In my (continuing) journey towards (and within) sex positivity, I’ve frequently run up against the wall in myself that says “But, Ms Syren, if you were really sex-positive, you’d be much more comfortable having casual sex,” or “But, Ms Syren, if you were really sex-positive, you’d be totally frubbly when your SO gets a new partner and wouldn’t feel anxious at all,” or “But, Ms Syren, if you were really sex-positive, you’d be more gender-non-conforming,” …  You get the drift, I’m sure.


What I mean is that I frequently run up against an old mental enemy – the one that says I’m not allowed/supposed to have boundaries or limits – using new language to shame or guilt or scare myself into putting myself at risk (emotionally, psychologically, physically… you name it) in the name of upholding an internalized worldview that I really am trying to dismantle and get rid of — one that says I’m only “safe” if I let other people hurt me.


It’s utterly stupid and, much as I’m onto them, the brain weasels still win on occasions.


Enter Charlie Glickman.


Many of you reading this already know that he’s a fabulous, thoughtful sex educator in SF.  He also has a blog, to-which I am about to link you.


Fierce Compassion


That’s not the name of the blog, that’s the name of the article that I found on said blog, this morning, through a series of links that started with Yes Means Yes.


The terms “idiot compassion” and “fierce compassion” are good ones.  I like the concepts.  I like that “idiot compassion”, while it effectively means the same things as “co-dependent”, doesn’t bring with it the baggage that says caring for other people (or acting like women are taught to act, for that matter) is a Bad Thing in and of itself.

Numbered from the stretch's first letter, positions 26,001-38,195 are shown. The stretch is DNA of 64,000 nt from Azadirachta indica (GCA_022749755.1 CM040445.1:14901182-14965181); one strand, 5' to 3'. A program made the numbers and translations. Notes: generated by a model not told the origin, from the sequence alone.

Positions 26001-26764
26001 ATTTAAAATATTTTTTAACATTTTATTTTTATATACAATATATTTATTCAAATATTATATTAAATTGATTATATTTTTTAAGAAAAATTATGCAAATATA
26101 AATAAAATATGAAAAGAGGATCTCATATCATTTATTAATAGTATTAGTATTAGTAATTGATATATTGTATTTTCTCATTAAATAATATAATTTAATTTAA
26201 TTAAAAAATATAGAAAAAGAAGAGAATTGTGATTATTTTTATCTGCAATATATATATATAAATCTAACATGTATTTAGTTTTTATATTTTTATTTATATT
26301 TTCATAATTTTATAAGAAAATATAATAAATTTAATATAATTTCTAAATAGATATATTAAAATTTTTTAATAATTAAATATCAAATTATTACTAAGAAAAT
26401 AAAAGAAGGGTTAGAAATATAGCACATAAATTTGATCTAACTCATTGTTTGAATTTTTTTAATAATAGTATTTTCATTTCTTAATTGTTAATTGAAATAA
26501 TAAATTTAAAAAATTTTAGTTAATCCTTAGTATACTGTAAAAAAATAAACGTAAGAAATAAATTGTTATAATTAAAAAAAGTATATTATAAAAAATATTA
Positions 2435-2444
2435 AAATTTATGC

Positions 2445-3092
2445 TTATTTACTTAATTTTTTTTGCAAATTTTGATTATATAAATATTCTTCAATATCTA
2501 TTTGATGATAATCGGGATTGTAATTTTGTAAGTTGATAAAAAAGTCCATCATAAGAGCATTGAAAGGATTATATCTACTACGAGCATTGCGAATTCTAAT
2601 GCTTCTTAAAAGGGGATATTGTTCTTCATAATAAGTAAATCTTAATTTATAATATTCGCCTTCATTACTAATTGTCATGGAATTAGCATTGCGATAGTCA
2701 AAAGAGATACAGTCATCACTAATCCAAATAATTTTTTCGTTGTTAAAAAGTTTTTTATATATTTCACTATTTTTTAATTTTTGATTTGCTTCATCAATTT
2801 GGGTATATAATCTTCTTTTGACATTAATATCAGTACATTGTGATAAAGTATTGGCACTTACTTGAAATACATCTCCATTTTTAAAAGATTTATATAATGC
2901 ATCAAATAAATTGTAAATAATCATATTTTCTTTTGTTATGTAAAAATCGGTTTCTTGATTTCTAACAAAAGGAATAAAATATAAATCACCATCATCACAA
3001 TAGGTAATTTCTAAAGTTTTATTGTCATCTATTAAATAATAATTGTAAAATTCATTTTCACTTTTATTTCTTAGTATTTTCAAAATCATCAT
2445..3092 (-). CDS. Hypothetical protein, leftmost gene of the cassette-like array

I have spent and HUGE amount of time practicing Idiot Compassion because I thought that was the only option.


And now the concept of Fierce Compassion has gone and landed in my lap at a time (not the first time, to be sure, but A time) when I badly need it.


I’m a very word-based person (being a writer, I suppose this isn’t surprising).  The more ways I have to articulate something to myself, the more likely it is that it’ll stick.


Fierce compassion says that I can work on a case-by-case basis, that I’m allowed to change, that I can approach situations in ways that keep me safe and comfortable, even as they challenge me, without having to automatically smush whatever everyone else wants.


I know this is a massive no-brainer.  I know.  But it’s good to be reminded that caring for someone else doesn’t mean NOT caring for myself; that you can respect and support someone else’s desires without compromising your own limits.


It doesn’t have to be a zero-sum game.



Anyway.  So there we go.



Ms Syren.